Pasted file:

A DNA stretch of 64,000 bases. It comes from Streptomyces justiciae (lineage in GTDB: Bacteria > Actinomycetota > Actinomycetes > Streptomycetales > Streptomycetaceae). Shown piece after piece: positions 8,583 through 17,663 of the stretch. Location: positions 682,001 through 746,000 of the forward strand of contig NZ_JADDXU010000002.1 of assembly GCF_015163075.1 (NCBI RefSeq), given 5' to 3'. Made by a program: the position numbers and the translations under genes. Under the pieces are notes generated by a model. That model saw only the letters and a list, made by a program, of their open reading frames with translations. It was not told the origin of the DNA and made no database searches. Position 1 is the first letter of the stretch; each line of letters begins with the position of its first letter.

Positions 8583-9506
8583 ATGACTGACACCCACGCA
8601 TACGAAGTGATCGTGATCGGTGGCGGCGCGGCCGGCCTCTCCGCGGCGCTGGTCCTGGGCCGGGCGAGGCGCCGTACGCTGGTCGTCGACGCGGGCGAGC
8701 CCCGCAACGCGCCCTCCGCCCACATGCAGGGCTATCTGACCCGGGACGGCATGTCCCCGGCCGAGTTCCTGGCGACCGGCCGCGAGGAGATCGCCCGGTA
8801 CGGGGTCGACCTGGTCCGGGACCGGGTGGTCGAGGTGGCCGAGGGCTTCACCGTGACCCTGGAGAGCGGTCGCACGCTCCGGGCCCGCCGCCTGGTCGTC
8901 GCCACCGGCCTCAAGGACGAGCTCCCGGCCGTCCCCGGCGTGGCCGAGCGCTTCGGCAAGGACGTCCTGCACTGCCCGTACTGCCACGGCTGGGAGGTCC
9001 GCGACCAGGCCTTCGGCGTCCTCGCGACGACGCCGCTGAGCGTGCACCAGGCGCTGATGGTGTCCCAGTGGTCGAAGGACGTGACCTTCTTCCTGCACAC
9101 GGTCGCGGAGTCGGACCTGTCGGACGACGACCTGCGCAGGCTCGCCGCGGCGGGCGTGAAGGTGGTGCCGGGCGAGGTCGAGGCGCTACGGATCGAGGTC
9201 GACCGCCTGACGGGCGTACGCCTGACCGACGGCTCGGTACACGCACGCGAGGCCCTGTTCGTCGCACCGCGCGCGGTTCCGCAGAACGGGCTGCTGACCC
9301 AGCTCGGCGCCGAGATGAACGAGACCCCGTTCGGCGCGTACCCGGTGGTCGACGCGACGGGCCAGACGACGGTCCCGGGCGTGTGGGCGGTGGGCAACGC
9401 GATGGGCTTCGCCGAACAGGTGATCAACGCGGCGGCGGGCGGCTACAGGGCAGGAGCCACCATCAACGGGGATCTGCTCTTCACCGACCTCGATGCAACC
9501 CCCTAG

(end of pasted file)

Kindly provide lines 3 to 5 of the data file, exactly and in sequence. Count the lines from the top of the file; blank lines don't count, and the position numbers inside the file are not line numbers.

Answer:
8583 ATGACTGACACCCACGCA
8601 TACGAAGTGATCGTGATCGGTGGCGGCGCGGCCGGCCTCTCCGCGGCGCTGGTCCTGGGCCGGGCGAGGCGCCGTACGCTGGTCGTCGACGCGGGCGAGC
8701 CCCGCAACGCGCCCTCCGCCCACATGCAGGGCTATCTGACCCGGGACGGCATGTCCCCGGCCGAGTTCCTGGCGACCGGCCGCGAGGAGATCGCCCGGTA